murder, is likely to result in establishing hi inno
cence. An interesting account of the interview be
tween Messrs. Ii and Kapaakea and the prisoner.
will be found in the Jsutletin of the jth inst. rrom
the press generally, and from all who know any
thing of the circumstances of this case, the action of
your Government receives the highest praise. One
paper speaks cf it as a creditable act that is believed
to be without parallel among the civilized nations
of the earth." Isu't that complimentary .'
Ship and JSncIiinc fSlncIasmith,
On Kobinson fc Co.'s "Wharf.
Is nonr fu'lv prepared to execute all kinds of Shin and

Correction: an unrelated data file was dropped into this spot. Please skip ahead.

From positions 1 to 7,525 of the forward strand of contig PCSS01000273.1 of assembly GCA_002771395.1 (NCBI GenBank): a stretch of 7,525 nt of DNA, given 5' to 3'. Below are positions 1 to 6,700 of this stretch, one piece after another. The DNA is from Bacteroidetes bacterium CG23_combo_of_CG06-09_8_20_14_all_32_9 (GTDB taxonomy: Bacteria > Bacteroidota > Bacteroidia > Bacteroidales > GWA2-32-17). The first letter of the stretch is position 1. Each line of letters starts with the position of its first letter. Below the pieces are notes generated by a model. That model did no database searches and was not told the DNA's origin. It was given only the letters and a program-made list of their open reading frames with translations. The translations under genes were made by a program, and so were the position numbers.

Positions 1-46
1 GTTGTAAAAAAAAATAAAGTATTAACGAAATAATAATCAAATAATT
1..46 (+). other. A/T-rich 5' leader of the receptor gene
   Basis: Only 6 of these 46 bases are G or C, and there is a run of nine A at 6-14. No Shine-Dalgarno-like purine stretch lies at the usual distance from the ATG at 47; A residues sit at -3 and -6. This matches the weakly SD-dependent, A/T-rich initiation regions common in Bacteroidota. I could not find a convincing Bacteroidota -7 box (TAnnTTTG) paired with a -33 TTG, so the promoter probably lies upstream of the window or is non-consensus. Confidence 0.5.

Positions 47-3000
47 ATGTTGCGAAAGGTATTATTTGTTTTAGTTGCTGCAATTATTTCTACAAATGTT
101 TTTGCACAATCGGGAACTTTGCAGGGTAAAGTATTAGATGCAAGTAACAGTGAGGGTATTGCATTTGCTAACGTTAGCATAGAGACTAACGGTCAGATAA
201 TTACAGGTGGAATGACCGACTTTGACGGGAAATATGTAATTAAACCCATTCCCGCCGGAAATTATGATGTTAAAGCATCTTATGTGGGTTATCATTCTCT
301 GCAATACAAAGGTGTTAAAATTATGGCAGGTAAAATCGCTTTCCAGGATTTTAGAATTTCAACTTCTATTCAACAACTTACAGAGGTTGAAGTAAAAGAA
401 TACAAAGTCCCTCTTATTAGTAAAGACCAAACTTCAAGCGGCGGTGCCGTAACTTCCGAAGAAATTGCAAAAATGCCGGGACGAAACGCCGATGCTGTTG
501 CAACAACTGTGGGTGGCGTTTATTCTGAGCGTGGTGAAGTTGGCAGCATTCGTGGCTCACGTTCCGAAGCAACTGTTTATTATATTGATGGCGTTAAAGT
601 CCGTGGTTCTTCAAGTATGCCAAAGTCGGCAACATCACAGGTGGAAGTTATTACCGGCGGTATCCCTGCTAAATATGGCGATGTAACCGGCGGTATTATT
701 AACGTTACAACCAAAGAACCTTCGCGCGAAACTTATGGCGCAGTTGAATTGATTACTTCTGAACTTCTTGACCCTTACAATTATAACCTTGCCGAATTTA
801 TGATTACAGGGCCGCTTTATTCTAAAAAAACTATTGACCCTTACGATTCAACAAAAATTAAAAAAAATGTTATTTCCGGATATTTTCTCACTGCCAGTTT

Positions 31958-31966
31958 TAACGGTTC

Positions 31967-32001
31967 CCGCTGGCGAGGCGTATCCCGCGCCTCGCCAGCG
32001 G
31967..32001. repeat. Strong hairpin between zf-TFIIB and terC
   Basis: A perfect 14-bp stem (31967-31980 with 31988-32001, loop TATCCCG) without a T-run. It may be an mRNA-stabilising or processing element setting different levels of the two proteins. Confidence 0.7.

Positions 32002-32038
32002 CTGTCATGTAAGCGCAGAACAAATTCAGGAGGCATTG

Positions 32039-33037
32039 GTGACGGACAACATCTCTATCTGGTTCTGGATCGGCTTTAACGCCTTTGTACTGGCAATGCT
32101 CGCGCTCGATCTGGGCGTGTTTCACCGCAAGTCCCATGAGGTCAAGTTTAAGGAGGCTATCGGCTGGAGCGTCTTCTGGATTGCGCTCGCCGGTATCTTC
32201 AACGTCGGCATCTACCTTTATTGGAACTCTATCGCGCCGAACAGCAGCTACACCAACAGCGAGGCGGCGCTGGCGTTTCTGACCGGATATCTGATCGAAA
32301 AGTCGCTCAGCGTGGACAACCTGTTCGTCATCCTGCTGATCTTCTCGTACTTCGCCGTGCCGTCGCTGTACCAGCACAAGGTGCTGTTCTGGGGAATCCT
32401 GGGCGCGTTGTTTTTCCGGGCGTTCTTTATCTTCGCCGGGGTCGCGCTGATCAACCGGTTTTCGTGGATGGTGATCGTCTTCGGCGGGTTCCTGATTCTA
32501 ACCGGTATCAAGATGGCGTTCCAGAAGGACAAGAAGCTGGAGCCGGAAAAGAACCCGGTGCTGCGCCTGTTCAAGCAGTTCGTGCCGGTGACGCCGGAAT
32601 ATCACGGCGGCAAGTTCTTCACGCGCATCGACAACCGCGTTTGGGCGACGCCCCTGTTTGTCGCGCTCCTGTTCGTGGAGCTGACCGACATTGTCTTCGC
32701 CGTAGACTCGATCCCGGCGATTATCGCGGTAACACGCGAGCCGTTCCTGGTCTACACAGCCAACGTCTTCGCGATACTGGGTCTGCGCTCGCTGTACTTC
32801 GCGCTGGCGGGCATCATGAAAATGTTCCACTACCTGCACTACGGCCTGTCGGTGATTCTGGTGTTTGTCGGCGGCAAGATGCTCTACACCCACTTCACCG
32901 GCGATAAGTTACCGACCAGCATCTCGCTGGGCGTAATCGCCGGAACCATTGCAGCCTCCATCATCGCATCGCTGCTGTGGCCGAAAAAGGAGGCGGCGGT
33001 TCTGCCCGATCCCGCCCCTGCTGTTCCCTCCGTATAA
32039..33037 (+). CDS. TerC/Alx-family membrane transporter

other work in his line, with neatness and dispatch, and
solicits a share of public pr.tronage. 359-3m
F"or Sale -
SKVKTV OCTAVE HOSKWOOI)
I A NO. of ?ueriir tone received per Kadu-
il a s
Diade by Jacob C ickemi)., lto?ton.
-Vj p'y to Hudolj.l. Si., or to
C. S. BARTOW.
Co-parinersliip Xoiire !
rjMIR I'MIKKSIGVEI) HAVE THIS DAY
JEL entered into Co-partnership for the purpose of carrying
on the Butcheriuir i!uiiie3 uuder the name anil style of
TrlJI I"IV fc Co.
Hon.-ilulu. April 1. 1S03. .159-1 m
Notice of ilcmoval !
THE IWIIEKS IfJXEI RKSPKCFl l.bV
informs his friends and the i ul lie generally, that he has
LOCK So OXJT SI-IO.TJ
To the premises of C. II. Lewers,
Xext to th-t-.u n!-r Yard, wh-re lie w.!l he ready to execute all
orders intrusted to his enre. Having received l.y the Arctic,"
an KNOINK I. A TIM-;, he is a'.le to do general "repairing, such
as Strew Cutting aud Tarniiifc', larger than heretofore.
JAMES A. IIiJI'I'EK,
53-lm Kinr Street.
PinokeJ il- rrir.gs,